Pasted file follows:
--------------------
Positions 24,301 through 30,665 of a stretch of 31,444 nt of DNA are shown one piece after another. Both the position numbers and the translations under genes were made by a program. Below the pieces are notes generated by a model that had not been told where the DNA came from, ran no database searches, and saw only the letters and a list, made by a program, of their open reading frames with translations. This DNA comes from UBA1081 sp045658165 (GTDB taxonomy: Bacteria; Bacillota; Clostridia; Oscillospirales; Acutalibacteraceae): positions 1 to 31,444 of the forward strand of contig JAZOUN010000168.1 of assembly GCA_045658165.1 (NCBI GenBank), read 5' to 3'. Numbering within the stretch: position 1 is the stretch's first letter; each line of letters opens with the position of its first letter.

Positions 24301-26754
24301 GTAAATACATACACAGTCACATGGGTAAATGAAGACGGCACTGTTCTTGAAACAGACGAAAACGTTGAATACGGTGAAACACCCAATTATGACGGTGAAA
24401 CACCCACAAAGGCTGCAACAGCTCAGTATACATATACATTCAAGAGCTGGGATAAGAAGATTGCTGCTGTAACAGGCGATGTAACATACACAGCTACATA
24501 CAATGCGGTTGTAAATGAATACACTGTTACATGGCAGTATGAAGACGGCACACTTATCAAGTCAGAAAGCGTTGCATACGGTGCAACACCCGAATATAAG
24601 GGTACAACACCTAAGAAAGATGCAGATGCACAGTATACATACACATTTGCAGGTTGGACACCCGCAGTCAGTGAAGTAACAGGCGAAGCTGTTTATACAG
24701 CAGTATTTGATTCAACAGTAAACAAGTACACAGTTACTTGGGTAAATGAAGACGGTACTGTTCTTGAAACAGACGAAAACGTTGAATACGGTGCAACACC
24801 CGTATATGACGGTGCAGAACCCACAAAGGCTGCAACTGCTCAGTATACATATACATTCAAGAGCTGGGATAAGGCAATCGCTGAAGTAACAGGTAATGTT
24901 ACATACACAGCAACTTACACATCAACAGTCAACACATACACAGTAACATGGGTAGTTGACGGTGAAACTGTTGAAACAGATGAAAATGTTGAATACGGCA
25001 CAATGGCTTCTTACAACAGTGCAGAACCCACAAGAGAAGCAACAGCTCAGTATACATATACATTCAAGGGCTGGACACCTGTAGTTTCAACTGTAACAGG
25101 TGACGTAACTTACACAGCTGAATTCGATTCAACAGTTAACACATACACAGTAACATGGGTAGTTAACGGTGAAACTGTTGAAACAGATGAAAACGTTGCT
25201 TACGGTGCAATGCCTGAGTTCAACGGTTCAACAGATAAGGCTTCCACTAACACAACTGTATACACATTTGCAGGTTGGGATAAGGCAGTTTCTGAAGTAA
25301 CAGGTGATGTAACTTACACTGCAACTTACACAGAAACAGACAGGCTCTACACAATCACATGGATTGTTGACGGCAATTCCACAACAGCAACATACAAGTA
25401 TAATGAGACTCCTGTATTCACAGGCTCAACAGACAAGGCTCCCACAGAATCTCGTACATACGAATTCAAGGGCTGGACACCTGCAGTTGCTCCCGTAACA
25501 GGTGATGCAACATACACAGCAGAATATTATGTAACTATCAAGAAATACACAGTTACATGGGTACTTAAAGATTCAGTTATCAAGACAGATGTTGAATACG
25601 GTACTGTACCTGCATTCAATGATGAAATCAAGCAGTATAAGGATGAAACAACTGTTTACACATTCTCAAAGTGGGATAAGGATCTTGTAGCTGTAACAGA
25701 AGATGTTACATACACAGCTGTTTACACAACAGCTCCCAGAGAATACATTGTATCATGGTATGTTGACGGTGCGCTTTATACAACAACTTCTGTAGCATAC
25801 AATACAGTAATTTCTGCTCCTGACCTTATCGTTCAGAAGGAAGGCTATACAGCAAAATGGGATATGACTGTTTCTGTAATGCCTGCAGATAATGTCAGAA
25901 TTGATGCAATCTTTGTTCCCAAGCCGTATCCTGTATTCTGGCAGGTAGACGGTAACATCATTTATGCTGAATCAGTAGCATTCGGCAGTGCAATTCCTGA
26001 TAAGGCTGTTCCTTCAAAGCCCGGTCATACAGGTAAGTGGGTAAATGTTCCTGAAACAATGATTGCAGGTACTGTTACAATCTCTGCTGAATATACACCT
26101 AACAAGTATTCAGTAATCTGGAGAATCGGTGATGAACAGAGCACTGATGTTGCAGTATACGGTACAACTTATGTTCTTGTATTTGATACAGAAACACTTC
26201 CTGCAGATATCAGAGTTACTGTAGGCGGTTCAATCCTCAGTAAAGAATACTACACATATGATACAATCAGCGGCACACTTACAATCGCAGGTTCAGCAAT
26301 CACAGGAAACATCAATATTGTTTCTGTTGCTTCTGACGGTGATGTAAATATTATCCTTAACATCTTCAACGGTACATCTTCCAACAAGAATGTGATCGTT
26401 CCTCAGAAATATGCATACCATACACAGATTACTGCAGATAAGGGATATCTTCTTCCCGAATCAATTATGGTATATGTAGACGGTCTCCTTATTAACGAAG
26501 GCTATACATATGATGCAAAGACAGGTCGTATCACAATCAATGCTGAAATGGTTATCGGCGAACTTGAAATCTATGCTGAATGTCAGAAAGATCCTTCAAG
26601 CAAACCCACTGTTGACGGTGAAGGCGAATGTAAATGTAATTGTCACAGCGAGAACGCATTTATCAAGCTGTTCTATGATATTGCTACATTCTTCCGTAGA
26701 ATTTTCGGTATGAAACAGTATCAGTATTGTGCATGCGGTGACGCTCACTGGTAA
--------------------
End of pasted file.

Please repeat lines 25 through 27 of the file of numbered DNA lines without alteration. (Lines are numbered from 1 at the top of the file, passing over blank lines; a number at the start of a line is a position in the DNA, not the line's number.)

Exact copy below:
26501 GCTATACATATGATGCAAAGACAGGTCGTATCACAATCAATGCTGAAATGGTTATCGGCGAACTTGAAATCTATGCTGAATGTCAGAAAGATCCTTCAAG
26601 CAAACCCACTGTTGACGGTGAAGGCGAATGTAAATGTAATTGTCACAGCGAGAACGCATTTATCAAGCTGTTCTATGATATTGCTACATTCTTCCGTAGA
26701 ATTTTCGGTATGAAACAGTATCAGTATTGTGCATGCGGTGACGCTCACTGGTAA